Asian Girl Problem #136: Fancy Feast

Today I’m fighting a cold and need some lighthearted reading and writing in my life. So I present to you this list of Chinese delicacies and their many applications, inspired by my friend who was thoroughly disgusted at my eating some mochi from a Korean store on our visit to NYC last year. (She’s the least adventurous eater I know.) She ain’t seen nothin’ yet. I enjoy all of these foods in the right context…which is generally once a decade.

When a food both looks a macabre and has a challenging texture, it’s never going to win a popularity award in America. But in Asia most of these are revered for their taste and nutrition while signifying wealth.

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First up is chicken feet. Battered and fried or made in a soup, these are terrifying in a fabulous way, especially the ones made from black chicken. One of my life goals is to throw a goth Thanksgiving, where I serve only black food, which is almost too easy to find in Chinese cooking.

Also topping the list of black, gelatinous and sinister-looking foods is century egg. I think I came around to this when I was 15 at my grandparents’ house, where it was diced and thrown into a rice porridge like this. It smells like sulfur and tastes like it met its maker a very long time ago–a bland jello egg “white” and a pungent yolk that carries an acidity and vague bite not unlike wasabi. Do you like soft cheeses? Then you can’t give me crap about century eggs.

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Seaweed in all its forms are glorious. Thick and meaty, thin like pasta, or crunchy curly like kale. When our planet reaches critical mass and have to resort to eating sea vegetables and bugs for survival, I’ll be first in line.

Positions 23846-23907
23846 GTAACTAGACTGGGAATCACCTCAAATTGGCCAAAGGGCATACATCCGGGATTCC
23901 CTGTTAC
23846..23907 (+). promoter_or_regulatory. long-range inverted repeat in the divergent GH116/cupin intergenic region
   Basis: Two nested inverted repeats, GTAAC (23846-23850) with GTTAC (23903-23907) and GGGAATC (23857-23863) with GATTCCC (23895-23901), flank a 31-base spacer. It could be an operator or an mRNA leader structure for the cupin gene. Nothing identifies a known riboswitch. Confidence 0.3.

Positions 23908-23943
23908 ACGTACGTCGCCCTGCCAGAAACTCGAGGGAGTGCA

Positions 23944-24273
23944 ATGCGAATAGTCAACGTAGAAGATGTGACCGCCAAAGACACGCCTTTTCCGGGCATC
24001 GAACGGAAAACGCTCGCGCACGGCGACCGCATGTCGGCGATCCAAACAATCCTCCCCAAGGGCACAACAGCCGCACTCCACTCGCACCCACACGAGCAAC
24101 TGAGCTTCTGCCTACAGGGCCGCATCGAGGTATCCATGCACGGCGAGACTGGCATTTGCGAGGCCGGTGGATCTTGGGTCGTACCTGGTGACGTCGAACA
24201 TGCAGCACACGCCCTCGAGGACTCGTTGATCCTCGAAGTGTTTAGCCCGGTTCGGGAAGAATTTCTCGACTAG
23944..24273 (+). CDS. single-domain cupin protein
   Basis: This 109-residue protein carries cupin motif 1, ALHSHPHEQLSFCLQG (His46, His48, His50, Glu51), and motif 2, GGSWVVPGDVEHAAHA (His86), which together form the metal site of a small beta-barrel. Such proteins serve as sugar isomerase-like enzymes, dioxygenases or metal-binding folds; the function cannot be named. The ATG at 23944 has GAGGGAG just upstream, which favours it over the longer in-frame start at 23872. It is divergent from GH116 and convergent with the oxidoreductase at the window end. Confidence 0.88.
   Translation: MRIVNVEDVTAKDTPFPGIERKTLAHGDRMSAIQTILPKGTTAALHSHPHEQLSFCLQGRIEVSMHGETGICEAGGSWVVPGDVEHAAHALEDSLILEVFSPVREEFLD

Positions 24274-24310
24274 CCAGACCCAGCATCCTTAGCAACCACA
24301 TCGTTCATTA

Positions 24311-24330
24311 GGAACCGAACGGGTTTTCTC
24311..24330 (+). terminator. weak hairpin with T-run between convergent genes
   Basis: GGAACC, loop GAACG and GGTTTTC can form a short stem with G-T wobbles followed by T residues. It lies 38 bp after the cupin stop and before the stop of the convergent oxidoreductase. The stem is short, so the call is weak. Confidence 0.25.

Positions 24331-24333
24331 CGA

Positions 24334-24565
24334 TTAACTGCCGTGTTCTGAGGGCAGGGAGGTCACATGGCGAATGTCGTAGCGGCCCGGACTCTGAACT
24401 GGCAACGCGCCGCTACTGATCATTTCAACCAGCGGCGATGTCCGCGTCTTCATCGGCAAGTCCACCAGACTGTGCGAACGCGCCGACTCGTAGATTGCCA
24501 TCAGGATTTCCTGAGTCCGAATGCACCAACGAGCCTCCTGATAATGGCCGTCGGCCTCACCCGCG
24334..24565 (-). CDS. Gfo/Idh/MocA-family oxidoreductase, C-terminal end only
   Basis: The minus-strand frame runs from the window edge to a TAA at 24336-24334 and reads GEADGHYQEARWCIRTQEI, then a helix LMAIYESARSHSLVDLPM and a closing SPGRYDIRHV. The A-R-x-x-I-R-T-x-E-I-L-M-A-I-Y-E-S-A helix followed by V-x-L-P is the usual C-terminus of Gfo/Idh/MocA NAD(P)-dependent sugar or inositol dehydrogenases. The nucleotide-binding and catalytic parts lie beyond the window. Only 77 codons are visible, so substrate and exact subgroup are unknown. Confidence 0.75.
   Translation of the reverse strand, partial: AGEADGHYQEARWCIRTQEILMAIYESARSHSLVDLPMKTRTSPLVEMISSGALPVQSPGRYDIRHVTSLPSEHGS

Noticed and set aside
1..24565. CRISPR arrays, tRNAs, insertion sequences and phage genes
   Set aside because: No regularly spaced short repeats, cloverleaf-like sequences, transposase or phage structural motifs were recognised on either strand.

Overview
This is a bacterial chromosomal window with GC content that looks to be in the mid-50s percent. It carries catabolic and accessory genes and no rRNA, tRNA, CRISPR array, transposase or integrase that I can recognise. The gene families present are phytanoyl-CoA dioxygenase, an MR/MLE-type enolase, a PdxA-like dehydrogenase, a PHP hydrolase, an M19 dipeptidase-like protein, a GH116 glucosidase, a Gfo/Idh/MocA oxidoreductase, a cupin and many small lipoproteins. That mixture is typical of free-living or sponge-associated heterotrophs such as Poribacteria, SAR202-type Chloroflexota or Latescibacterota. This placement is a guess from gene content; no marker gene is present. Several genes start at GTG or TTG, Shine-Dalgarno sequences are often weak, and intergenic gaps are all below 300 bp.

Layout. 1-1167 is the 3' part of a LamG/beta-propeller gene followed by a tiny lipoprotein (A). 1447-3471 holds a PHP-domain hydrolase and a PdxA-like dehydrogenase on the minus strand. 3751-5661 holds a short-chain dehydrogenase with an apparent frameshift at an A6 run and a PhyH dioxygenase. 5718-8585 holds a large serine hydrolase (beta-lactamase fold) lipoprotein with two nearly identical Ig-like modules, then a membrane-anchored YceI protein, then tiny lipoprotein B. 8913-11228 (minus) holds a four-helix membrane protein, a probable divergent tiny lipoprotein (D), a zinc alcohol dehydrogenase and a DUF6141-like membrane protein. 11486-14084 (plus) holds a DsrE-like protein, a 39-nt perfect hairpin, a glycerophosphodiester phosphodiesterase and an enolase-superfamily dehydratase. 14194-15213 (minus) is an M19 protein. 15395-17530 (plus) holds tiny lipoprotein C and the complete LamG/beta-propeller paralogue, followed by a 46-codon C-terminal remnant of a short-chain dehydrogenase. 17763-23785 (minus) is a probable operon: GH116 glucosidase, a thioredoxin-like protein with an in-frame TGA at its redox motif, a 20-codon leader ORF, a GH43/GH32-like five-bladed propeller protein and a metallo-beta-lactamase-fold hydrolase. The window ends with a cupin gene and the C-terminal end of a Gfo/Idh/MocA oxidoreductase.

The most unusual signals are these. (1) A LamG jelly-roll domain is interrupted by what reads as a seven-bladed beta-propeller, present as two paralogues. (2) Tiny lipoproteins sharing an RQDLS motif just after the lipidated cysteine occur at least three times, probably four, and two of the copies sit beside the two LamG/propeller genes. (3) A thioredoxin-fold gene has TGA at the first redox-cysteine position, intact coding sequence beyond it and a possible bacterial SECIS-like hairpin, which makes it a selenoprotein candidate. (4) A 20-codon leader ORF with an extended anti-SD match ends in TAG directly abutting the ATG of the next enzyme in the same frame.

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Sea cucumber is a gelatinous blog that absorbs any flavor you put on it. It’s one of the highest protein, lowest fat foods around. At this point Asians have eaten so many that they’re going extinct. Way to miss the memo, western hemisphere.

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Moving away from black foods, we have pork (and other meat) floss. I mean, this is truly an engineering marvel. It smells like pork, feels like fur, and tastes like salty shredded hemp, but of the most addictive sort. It’s like jerky with a fun texture–do not be scared.

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Pig ear in spicy chili oil. Imagine a porky and delicious rubber band. This is way better than that. One of dozens of Awkward Pig Part + Spicy Chili Oil cold appetizers you can find in any Szechuan restaurant, and they’re all great.

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To round out the list is the only food I still have trouble with, bitter melon. I probably just need to try it prepared the right way, which is stir-fried with egg and a lot of seasonings. When it’s simply boiled and salted by my mom, this physically beautiful vegetable is vile. If this makes it to goth Thanksgiving, it will be for symbolic reasons.

Well, I feel a little nauseous right now. That’s all for today!

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